Guilt by Association

My brother threw the peanut butter sandwich up and it stuck to the ceiling. I’d watched him do it. That made me an accomplice. Jack was used to getting in trouble. He was always in trouble. Not me. I was scared to death of even the threat of the belt.

He looked up at it. I looked up at it. Yup, it was stuck.

“What are you looking at . . . oh, my God! You guys are in BIG trouble!” said my sister Becky as she entered the kitchen. I started crying. Jack didn’t flinch. The fact that Becky didn’t immediately tell on Jack made her an accomplice too. Why hadn’t she told mom? I began to wonder if Becky thought I had done it.

No one else noticed the slice of bread on the ceiling when we sat down to the table for dinner that night. As the potatoes were passed, the bread began to pull away and hang, right above my sister Sheila’s head.  
Jack's missing because he took
the picture.

Then it fell, splat, on her freshly washed hair. Sheila went insane screaming something about having a date with her boyfriend. I started crying again. Over the sound of my sister’s shrieks and my own sobbing, I heard everyone laughing, even my dad.

“Why did you do that?” my mom asked me. I just kept rubbing my eyes and whimpering, looking very guilty. Jack said nothing.  Later, he volunteered to get the step ladder and clean the peanut butter spot.

And no one got the belt.


  1. Except for your sobbing, that was a great story -- and a great family memory. I had this vision of that sandwich falling down, but I thought it would fall on your brother's head (as some sort of justice in the world).

  2. I love the first line of this piece! Of course I want to now the rest of the story after reading that first line. It made me think of a scenario I would see on a family sitcom ... mission accomplished: a moment exploded! :)

  3. Funny story, I was snickering as I read. You've put the reader there and made us an accomplice too. Great word choice! Glad no one got the belt.

  4. Diana,
    The title alone is a great hook, and by the end of the first three lines I am immersed in this short story. I like the sentence variety as well as the blend of dialogue and prose.
    Thanks for writing,

  5. I really connected to your story because I was the cause of my younger sister always getting in trouble. To this day(over 30 years), she still reminds me of how I would set her up.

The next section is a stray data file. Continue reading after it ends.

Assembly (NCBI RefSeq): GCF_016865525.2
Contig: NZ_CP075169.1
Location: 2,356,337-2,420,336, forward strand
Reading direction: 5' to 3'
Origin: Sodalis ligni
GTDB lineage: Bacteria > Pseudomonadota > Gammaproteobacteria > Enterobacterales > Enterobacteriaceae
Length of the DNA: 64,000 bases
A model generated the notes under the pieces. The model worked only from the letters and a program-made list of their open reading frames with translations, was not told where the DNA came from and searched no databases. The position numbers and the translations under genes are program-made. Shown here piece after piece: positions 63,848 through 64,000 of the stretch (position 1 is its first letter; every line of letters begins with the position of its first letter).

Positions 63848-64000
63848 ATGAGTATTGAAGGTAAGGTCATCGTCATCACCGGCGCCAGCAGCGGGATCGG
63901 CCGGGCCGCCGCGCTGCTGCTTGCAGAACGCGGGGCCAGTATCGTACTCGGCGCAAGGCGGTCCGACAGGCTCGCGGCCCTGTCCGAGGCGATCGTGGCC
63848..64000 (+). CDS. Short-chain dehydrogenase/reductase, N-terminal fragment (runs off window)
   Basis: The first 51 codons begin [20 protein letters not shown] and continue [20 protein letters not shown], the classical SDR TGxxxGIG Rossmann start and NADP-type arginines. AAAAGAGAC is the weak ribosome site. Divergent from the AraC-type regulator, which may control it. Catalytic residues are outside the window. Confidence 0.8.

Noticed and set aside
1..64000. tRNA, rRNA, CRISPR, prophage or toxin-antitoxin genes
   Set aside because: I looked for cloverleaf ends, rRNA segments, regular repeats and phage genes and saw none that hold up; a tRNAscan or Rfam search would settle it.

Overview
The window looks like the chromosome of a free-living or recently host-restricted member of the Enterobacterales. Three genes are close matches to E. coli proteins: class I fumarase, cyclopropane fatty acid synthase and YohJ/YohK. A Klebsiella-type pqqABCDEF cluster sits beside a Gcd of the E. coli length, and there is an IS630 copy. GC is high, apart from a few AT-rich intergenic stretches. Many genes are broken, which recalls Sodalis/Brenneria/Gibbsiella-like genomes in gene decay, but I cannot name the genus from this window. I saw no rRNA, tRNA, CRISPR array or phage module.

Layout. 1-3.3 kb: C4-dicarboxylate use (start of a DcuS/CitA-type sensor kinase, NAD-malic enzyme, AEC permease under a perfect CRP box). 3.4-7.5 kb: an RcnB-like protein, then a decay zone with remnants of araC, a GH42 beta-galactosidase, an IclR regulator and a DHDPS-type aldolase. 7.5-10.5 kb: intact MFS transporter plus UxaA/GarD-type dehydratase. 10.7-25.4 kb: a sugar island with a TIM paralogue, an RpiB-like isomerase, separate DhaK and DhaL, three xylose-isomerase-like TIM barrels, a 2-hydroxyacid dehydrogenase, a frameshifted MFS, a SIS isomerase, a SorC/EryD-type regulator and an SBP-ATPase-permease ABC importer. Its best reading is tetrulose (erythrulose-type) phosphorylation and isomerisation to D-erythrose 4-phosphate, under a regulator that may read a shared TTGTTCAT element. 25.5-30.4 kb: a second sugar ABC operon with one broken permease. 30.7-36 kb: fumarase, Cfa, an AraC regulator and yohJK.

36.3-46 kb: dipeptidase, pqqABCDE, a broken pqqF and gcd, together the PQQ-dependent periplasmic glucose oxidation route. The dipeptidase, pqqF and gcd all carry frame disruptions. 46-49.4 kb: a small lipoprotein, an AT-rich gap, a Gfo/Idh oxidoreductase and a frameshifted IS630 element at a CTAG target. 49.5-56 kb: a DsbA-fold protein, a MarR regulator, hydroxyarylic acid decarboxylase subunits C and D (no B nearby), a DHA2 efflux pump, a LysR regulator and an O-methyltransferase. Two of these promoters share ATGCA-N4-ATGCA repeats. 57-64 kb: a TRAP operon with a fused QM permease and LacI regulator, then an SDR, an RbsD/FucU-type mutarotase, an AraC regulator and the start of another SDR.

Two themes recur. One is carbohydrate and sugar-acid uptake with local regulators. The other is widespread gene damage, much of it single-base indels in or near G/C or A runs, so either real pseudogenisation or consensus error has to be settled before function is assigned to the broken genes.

6. It's such a wonderful story, full of tension, just as peanut butter & a belt would do to it. Your lines make us quiver with either delight from seeing who would 'get' the belt, or nervousness from knowing that the one who was not guilty would be the punished one. And then, you surprised. Thanks a bunch; I enjoyed every bit!

  7. I can sympathize with the little scared girl. The overall situation is funny. The beginning sentence is just unbelievable. I was hooked with the first line. I was relieved when I read the last sentence.

  8. What a great story! Hopefully you can laugh about it now. I'm so glad that your family was able to appreciate the humor, except your sister of course!

  9. You did a nice job of showing relationship with this story - your sibs, your parents. I love the unforgettable image of the bread slipping from the ceiling.

  10. Once again you capture a memory that sparks the reader's attention. The short, 3 sentence paragraph is a favorite. What emphasis on your writing. Thanks for sharing. I love the picture that you added. This post reminds me of Jon Scieszka's book Knucklehead. Kids will love it! :)MaryHelen

  11. Ohh, I felt your pain, having been guilty by association many times. I so enjoyed your story. I do feel that the belt comment at the end leaves us waiting - is there a sequel? ;)

  12. Love the old photo! It is even more precious because of your story. Thanks for unfolding it bit by bit and letting us live it with you.

  13. Great story! And great first lines. I will add it to my collection!

  14. What a funny and touching story! I can just see that bread slowly dropping down onto your sister's head. What a lovely memory.

  15. Ah, brothers! I love a story that you can put yourself into. The first sentence sounded like something that could have happened at our house.
    Did your father ever find out who threw the sandwich up there? Very fun slice today!

  16. I have a brother like that- Jeff. He's the mayor of our town today, but he's still the devil and one who made us all laugh even when we tried hard not to.
    I don't have the photos that I wish I had.
    Loved your Slice Diane.

  17. This was a great act of storytelling. I love funny stories! Your tears must have seemed punishment enough to your parents.


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